Because ostensible subcontractor affiliation is so fact-specific, it’s difficult to be 100% sure that any specific relationship will pass muster.  That said, avoiding the four key factors will likely go a long way toward showing the SBA that there has been no ostensible subcontractor violation.


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Koprince Law LLC

When multiple unsuccessful offerors protest a solicitation, the GAO ordinarily will dismiss any and all bid protests associated with the procurement in the event one unsuccessful offeror takes its case to federal court–even if some protesters would prefer to remain at the GAO.

As one federal contractor recently learned in Colleague Consulting, LLC—Reconsideration, B-413156.18 (Sept. 12, 2016), the GAO’s jurisdictional rules prevent it from deciding protests when the outcome of the protest could be affected by a pending federal court decision.

Colleague Consulting involved a competition for a GSA contract. Colleague Consulting, LLC was eliminated from the pool of successful offerors because its proposal was deemed technically unacceptable. After learning of its exclusion, CCL filed protest with the GAO.

Separately, another unsuccessful offeror under the same solicitation filed a bid protest before the GAO challenging the GSA’s decision not to conduct discussions. After a time, that second unsuccessful offeror withdrew its protest from the GAO and refiled it before the U.S. Court of Federal Claims.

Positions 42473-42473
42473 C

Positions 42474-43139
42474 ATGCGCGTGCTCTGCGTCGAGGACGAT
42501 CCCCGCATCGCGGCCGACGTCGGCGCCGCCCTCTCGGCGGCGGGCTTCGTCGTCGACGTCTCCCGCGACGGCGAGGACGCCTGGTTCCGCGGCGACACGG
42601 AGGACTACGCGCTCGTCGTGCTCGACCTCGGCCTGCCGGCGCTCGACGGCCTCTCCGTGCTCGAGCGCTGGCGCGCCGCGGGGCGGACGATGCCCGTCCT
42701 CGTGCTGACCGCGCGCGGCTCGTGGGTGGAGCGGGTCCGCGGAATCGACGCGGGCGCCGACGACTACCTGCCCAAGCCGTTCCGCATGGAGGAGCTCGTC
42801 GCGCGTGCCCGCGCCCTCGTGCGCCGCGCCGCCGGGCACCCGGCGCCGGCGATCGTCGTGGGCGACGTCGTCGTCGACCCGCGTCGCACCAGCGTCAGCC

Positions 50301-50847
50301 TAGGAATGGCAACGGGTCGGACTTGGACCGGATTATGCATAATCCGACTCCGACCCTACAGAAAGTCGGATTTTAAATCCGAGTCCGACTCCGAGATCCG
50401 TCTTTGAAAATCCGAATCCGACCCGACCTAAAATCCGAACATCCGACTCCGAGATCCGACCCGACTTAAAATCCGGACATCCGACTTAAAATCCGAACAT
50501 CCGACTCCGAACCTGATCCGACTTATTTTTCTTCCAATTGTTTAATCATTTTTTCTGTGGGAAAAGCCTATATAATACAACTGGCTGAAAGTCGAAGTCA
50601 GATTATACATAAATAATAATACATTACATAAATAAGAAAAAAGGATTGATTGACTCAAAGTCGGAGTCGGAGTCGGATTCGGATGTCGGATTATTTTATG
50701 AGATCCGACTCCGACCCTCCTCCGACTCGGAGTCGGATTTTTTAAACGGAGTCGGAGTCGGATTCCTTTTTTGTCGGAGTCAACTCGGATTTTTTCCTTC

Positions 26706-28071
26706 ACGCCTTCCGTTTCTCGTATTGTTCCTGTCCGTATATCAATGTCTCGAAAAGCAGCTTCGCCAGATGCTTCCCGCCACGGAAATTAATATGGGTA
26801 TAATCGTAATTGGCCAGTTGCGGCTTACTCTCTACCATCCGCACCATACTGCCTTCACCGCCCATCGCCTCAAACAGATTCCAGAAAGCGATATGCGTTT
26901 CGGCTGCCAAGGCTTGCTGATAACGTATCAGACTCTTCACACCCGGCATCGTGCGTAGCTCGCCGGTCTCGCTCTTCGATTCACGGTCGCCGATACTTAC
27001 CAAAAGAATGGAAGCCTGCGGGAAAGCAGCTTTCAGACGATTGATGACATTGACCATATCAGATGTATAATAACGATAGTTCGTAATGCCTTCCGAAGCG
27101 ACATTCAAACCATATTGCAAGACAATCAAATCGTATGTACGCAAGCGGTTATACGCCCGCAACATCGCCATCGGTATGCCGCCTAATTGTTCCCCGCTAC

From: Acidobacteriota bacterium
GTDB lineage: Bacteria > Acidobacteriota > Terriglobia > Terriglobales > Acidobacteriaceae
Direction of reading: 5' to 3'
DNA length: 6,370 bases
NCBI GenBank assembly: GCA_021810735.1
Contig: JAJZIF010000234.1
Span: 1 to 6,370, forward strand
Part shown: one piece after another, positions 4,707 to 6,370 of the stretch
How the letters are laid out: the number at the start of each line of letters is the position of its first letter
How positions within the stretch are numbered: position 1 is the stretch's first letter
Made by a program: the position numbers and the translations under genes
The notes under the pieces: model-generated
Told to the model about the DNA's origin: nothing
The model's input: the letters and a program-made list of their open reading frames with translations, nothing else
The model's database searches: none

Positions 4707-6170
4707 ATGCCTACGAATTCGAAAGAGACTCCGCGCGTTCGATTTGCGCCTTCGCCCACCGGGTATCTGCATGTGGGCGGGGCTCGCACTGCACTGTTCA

One of the goals of the GAO protest process is to give government contractors an administrative alternative to pursuing their bid protests in federal court. The GAO process, by design, is typically faster and less expensive than pursuing a protest in court (though not always). Despite this option, contractors also are afforded the opportunity to pursue bid protests at the Court of Federal Claims.

Because both the GAO and the Court of Federal Claims are authorized to decide bid protests, there is the possibility that different adjudicators will come to differing—and potentially contradictory—conclusions. To prevent such an outcome, the GAO’s jurisdictional regulations, at 4 C.F.R. § 21.11(b), state that “GAO will dismiss any case where the matter involved is the subject of litigation before, or has been decided on the merits by, a court of competent jurisdiction.”

Returning to Colleague Consulting, after the GAO received notice of the Court of Federal Claims protest, determined that “disposition of the COFC case could render a decision by our Office on CCL’s protest academic.” The GAO dismissed CCL’s protest, citing 4 C.F.R. § 21.11(b).

CCL filed a motion for reconsideration, urging the GAO to reverse its decision and continue hearing its protest. CCL argued that the word “matter” within  4 C.F.R. § 21.11(b) should be construed narrowly to mean that the GAO must dismiss a protest only where the arguments before the GAO and Court are similar. In this case, CCL argued, the arguments were entirely dissimilar: CCL was protesting its technical evaluation whereas the other unsuccessful offeror was protesting the GSA’s decision not to hold discussions.